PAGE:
Certain HCSMs may work the same way as health insurance policies in at least some of these areas. But because they’re not required to do so by law, individual programs’ approaches might vary.
Payment isn’t guaranteed
HCSMs make no guarantee that members’ medical bills will be reimbursed. Medi-Share’s guidelines, for example, state that “each Medi-Share member is solely responsible for the payment of his or her own medical bills at all times” and “the payment of your medical bills through Medi-Share or otherwise is not guaranteed in any way.”
Barrack explained that Medi-Share isn’t insurance, and it differentiates itself from insurance. “Members do not exchange a premium for a promise to pay. Instead, members contribute their monthly share to pay for others’ eligible medical bills,” Barrack said in an email. “And since 1993, all eligible medical bills have been shared by our members.”
But not all bills are eligible. “On average, about 50% of medical bills submitted by HCSM members in Massachusetts in 2020 and 2021 were determined to be eligible for sharing,” according to a 2021 report from the Massachusetts Health Connector, the state's health insurance exchange.
And not all eligible bills were paid. For example, Medi-Share reimbursed Massachusetts members for about 58% of their eligible bills in 2020.
In 2020, the five HCSMs for which Massachusetts provided exact numbers collected a total of $4,173,925 from members and paid out $2,218,012, or about 53%.
For comparison, Medicare Supplement Insurance policies spent an average of 72.3% of their premiums paying members’ claims in 2020, according to data submitted to the National Association of Insurance Commissioners.
There are religious and lifestyle rules for members
HCSMs have rules for who can join based on lifestyle choices. For example, Christian Healthcare Ministries’ guidelines state that members must “live a Christian lifestyle consistent with CHM’s Statements of Beliefs, attend worship regularly as health permits and actively follow the teachings of the New Testament in its entirety.”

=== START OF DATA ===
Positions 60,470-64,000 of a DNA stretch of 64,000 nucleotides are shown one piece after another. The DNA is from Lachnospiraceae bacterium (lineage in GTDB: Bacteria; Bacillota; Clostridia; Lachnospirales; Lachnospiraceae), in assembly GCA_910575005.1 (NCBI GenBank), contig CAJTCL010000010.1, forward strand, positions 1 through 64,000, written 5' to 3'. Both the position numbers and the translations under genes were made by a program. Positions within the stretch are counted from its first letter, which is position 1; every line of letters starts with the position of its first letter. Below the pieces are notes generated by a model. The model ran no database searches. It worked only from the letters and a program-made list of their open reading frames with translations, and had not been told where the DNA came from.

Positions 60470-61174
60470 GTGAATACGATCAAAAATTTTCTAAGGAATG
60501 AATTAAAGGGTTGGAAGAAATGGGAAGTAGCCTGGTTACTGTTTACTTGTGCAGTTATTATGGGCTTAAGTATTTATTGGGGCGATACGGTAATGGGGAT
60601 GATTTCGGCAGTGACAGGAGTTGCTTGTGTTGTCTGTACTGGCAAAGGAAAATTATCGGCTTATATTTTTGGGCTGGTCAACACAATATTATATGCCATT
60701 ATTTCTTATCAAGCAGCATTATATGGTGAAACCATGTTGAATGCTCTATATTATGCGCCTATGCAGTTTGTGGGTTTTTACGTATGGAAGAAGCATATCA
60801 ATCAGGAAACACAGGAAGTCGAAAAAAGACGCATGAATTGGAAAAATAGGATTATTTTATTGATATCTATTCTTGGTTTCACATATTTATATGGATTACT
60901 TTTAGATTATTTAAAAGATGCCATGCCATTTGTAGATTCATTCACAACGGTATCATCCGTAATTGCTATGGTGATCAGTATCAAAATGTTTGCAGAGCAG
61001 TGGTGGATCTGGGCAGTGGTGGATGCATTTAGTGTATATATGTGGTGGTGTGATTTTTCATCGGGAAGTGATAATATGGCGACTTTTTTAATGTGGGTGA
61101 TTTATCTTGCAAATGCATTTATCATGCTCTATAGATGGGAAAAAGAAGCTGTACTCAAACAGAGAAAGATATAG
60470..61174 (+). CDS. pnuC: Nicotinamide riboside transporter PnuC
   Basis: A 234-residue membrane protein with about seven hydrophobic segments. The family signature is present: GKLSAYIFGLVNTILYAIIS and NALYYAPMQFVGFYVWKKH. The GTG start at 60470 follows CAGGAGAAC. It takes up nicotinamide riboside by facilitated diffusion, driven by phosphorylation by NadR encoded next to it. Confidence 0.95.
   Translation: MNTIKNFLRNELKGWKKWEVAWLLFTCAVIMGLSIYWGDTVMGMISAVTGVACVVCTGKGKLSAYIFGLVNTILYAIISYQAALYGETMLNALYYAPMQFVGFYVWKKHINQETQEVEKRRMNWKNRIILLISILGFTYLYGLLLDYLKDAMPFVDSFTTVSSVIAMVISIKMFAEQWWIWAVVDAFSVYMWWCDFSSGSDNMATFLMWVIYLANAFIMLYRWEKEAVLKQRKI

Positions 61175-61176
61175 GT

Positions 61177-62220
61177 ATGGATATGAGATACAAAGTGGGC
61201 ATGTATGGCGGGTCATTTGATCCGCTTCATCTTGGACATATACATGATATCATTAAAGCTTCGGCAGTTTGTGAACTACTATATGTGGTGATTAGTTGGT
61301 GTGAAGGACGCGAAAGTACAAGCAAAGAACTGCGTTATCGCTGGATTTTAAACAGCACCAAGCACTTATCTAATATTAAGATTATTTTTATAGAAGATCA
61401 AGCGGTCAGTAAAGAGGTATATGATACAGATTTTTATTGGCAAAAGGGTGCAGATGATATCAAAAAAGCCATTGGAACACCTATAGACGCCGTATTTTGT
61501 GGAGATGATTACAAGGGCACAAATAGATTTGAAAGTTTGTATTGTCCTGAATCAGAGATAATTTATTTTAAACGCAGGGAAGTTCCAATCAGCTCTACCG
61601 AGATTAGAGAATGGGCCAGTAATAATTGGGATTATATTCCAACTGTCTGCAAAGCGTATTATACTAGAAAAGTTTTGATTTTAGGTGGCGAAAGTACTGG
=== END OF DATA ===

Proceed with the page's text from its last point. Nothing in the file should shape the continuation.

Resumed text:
Examples of specific lifestyle requirements include refraining from using any form of tobacco or illegal drugs, exercising regularly, eating healthy food, avoiding alcohol abuse and abstaining from certain sexual practices.
Members might be terminated from the program, charged extra fees and/or required to take and pay for health coaching sessions if they violate these rules.
Are health care sharing ministries a good idea for Medicare beneficiaries?
In some cases, Medicare members could get some help with their health care costs by contributing to an HCSM that shares their values. But other options like Medigap policies, which have certain consumer protections built in under the law, are more reliable.
HCSMs might be a risky proposition. There’s no guarantee your bills will be covered, for example, and HCSMs sometimes spend much less covering medical bills than they collect from members. And because many health insurance laws don’t apply to HCSMs, there aren’t as many protections around things like pre-existing conditions, denied claims or how the organization spends its money on care.
Individual HCSMs might be more or less consumer friendly in their practices, but without much data publicly available, it’s difficult to compare them.
If it passes, a bill in Congress might make more HCSM data available to the public. “The fine print really matters,” says Rep. Jared Huffman, a Democrat from California who authored the Health Share Transparency Act of 2022. The bill would require “much greater disclosure of the limitations of which costs they will share and which ones they won’t,” Huffman says.
This article was written with the support of a journalism fellowship from The Gerontological Society of America, The Journalists Network on Generations and The Silver Century Foundation.